‘Police Involved in 90% of Dominican Republic Organized Crime Cases’

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A top-level prosecutor in the Dominican Republic said the military and police are involved in 90 percent of organized crime cases, putting a hard number to official involvement in criminal activity after years of high-level corruption scandals.

Yeni Berenice Reynoso, the chief prosecutor for the district where capital city Santo Domingo is located, claims the military and police are usually involved in high-level drug trafficking, contract killings, and organized crime, El Diario reported.

Her allegation comes a day after the National Drugs Control Agency (DNCD) seized 450 kilograms of an unidentified white powder — presumably cocaine or heroin — from an inbound flight from Venezuela at the International Airport of the Americas, according to news website Noticia al Dia. Four members of the military were arrested in the bust, including a captain and a second lieutenant.

On Twitter, Berenice said that 3,000 members of the national police were discharged due to misconduct between June 2013 and March 2014:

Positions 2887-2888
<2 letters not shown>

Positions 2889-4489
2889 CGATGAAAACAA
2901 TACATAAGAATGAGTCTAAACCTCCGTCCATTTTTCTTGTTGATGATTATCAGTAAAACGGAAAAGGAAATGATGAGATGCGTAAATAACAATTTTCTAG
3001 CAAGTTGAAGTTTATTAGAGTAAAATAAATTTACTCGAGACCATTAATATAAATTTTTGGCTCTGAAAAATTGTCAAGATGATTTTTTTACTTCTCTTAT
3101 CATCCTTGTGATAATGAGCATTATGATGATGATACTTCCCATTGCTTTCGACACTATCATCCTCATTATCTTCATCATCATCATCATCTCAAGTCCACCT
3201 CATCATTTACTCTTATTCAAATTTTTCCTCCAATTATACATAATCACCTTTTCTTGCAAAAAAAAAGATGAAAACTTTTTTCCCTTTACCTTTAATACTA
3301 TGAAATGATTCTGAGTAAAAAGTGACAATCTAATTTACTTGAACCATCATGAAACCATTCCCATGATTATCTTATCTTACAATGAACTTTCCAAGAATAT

On March 12, the same prosecutor announced an investigation into 25 police and members of the military for involvement in a bank scam.

InSight Crime Ananysis

Although there is no indication of how Berenice calculated her 90 percent statistic, her statement is certainly backed up by many past cases of military and police involvement in criminal activity. In January, the head of the Dominican Republic anti-narcotics police (the DICAN) and several junior officers were indicted for stealing 1.2 tons of cocaine, leading to concerns that the anti-drug agency was actually operating like a drug-running organization in its own right.

There have also been recent allegations by a major drug trafficker — also a former army captain –that he funded two political campaigns of ex-President Leonel Fernandez — and was owed $4.5 million dollars.

SEE ALSO: Coverage of the Dominican Republic

Berenice’s claim that military and police participate in contract killings is also corroborated by the Attorney General, who said in a June 2014 interview that most of country’s police are involved in drug-related murders. A 2012 report from Amnesty International stated that police commit 15 percent of all homicides in the Dominican Republic, and often report extrajudicial killings as “exchanges of fire” with suspects.

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